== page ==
Defend against these dehydration causes
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At any age, dehydration can be dangerous. Here's how to spot it and treat it.
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FEB. 09, 2018 3 MIN. READ
If you or a family member are feeling tired, headache-y or cranky, it's easy to assume that a cold or virus is coming on. However, the real culprit could be dehydration. "The stomach flu, fever, morning sickness, sweltering temperatures, exercising heavily on a hot day, and even travel are all common dehydration causes," says Jennifer Williams, M.P.H., a research scientist at Abbott.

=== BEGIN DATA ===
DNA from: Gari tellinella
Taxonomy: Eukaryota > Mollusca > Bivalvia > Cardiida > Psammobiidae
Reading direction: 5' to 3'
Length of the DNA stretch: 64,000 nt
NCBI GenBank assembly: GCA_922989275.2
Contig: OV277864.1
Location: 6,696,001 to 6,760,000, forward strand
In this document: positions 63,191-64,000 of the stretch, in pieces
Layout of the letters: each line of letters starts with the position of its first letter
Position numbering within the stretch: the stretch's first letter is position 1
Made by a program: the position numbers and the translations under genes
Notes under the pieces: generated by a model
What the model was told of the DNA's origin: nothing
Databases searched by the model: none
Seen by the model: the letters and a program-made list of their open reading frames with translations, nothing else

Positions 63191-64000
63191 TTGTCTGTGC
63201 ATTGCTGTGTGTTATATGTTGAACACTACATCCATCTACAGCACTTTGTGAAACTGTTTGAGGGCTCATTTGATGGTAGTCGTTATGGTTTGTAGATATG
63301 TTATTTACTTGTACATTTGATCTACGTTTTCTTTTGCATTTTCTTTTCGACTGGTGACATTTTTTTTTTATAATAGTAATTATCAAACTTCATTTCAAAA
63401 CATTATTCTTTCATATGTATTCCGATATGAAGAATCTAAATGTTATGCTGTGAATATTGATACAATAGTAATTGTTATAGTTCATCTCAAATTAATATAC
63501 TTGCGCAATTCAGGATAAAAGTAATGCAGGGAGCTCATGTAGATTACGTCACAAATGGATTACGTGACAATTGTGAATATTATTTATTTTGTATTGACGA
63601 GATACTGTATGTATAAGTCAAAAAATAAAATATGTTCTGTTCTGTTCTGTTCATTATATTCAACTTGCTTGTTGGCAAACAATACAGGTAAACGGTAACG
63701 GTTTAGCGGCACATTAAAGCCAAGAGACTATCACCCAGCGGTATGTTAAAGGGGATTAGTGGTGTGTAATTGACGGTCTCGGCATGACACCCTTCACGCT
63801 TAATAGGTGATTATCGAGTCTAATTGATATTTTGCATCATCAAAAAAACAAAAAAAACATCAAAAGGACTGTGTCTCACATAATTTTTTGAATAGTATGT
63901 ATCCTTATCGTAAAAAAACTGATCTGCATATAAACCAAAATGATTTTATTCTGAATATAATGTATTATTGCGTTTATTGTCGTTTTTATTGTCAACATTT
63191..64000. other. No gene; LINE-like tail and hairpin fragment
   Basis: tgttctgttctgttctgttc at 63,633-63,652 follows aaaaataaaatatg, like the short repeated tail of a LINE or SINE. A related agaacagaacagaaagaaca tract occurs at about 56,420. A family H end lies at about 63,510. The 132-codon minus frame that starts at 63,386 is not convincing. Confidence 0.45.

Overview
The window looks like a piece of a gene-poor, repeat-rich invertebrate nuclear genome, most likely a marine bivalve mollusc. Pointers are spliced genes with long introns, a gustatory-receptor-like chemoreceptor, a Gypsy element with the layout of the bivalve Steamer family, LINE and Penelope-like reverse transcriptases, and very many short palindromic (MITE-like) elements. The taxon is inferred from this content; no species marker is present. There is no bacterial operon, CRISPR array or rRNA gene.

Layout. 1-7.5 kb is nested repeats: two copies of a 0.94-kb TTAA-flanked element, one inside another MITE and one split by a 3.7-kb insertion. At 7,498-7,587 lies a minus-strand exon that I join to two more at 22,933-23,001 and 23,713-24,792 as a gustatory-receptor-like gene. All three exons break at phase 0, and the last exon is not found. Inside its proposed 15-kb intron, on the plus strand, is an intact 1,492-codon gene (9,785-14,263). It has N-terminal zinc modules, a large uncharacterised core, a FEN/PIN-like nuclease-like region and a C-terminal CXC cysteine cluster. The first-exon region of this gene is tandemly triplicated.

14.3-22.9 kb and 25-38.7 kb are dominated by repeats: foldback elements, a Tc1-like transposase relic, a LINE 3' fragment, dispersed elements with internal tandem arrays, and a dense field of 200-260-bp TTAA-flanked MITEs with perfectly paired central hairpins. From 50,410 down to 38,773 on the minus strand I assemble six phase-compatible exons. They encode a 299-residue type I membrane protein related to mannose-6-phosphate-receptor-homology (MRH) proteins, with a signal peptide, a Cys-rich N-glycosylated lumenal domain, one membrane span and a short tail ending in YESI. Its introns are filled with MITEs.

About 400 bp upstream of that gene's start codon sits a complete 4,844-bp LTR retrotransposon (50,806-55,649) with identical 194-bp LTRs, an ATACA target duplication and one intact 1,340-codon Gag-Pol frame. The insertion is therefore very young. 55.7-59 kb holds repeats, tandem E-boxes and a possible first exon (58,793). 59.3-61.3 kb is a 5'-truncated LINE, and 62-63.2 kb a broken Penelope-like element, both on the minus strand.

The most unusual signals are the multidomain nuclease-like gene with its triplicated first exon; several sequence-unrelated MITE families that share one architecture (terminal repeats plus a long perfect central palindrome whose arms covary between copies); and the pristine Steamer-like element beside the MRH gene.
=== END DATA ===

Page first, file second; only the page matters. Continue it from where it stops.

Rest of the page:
Dehydration is basically a loss of body water. This includes both water and vital electrolytes such as sodium, chloride and potassium. Water is so critical it makes up about 60 percent of body weight in adults, and up to 75 percent of body weight in infants. We need it for important jobs such as regulating body temperature, maintaining healthy skin and joints, digesting food, removing waste and helping our brains function at their best.